Slow Burn: The Road to the Iraq War

Season 5: Bonus Episode 4
Content Locked for Slate Plus members

How the Iraq War Ignited Online Discourse

And looking back at Slate’s own history with the topic.

Episode Notes

In this bonus episode, Slow Burn’s host Noreen Malone and producer Jayson De Leon discuss the intellectual discussion and blogs that emerged in the leadup to the Iraq War. Then we’ll hear from eight writers and editors who worked at Slate in the early 2000s—Fred Kaplan, Mickey Kaus, Dahlia Lithwick, David Plotz, Will Saletan, June Thomas, Jacob Weisberg, and Robert Wright—about Slate’s position over the war and the rise of argument in online discourse at the time.

Mentioned in this episode:
Republic of Fear by Kanan Makiya
Bully Bush,” by Fred Kaplan, Slate, March 5, 2003
Confessions of an Uncertain Columnist,” by Fred Kaplan, Slate, Nov. 30, 2009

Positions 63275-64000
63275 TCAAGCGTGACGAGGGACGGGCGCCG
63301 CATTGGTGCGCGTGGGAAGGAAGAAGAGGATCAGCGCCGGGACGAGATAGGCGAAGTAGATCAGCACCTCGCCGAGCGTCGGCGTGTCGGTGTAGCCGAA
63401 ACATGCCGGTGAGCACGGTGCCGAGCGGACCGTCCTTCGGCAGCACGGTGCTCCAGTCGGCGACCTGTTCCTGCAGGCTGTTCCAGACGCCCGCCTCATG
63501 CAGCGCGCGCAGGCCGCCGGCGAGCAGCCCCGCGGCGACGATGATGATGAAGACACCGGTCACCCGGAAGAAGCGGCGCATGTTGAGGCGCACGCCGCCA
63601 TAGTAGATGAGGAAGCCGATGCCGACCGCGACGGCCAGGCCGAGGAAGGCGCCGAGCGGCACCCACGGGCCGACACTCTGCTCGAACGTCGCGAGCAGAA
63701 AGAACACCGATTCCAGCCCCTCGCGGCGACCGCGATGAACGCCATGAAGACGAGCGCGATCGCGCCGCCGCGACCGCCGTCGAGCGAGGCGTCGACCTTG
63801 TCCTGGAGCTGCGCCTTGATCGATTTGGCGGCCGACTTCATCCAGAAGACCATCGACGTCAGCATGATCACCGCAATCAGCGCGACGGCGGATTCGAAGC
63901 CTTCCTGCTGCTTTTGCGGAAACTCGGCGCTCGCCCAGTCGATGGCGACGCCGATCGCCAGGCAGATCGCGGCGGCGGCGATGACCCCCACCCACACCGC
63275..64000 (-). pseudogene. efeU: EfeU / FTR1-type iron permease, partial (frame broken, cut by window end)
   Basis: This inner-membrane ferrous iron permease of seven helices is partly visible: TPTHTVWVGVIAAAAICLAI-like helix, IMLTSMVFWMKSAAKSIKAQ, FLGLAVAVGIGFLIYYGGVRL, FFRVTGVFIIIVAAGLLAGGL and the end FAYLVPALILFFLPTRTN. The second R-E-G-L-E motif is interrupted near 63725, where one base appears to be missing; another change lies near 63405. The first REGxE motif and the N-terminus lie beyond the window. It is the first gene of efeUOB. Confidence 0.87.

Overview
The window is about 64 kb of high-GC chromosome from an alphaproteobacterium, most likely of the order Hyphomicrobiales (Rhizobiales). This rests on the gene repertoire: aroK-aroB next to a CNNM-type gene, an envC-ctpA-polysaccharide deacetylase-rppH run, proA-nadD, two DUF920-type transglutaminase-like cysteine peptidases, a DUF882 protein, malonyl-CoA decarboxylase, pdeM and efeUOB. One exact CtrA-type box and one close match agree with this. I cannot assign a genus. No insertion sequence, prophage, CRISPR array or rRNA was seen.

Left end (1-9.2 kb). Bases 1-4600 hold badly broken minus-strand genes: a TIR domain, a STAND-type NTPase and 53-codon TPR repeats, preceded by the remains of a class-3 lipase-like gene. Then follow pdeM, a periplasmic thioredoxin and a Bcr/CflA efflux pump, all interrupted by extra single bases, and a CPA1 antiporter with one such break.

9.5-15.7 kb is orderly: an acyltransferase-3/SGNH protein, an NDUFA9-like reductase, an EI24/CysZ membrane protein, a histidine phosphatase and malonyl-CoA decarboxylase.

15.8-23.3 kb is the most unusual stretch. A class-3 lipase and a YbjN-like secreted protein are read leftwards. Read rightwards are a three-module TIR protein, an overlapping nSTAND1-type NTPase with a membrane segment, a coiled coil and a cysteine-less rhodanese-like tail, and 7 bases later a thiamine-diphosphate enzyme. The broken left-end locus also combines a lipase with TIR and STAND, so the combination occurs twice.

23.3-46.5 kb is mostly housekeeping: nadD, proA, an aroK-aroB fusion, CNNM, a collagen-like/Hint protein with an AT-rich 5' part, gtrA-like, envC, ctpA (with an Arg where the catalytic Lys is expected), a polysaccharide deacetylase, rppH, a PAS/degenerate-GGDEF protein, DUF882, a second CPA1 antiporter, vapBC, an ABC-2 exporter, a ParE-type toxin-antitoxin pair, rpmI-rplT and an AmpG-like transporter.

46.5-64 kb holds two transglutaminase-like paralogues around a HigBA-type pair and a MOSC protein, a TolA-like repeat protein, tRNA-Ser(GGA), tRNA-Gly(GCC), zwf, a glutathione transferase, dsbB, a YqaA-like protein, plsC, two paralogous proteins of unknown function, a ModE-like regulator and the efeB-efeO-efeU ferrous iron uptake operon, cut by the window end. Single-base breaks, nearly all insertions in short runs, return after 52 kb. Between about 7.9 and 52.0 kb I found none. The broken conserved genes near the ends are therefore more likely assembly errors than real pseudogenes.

Whose Smoking Gun?” by Robert Wright, Slate, Feb. 7, 2003
Smarter Bombs, Smarter Democracy?” by David Plotz, Slate, April 22, 2003
Feels So Good,” by Robert Wright, Slate, Sept. 20, 2001

Production by Chau Tu.

About the Show

In 2003, the United States invaded Iraq without provocation. Most Americans supported the war—as did most politicians and intellectuals, both liberal and conservative. Today, it’s universally considered a disaster.

Hosted by award-winning reporter Noreen Malone, the fifth season of Slow Burn explores the people and ideas that propelled the country into the Iraq war, and the institutions that failed to stop it. How did the Iraq catastrophe happen? And what was it like to watch America make one of its most consequential mistakes?

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  • Chau Tu is a former editor of Slate Plus.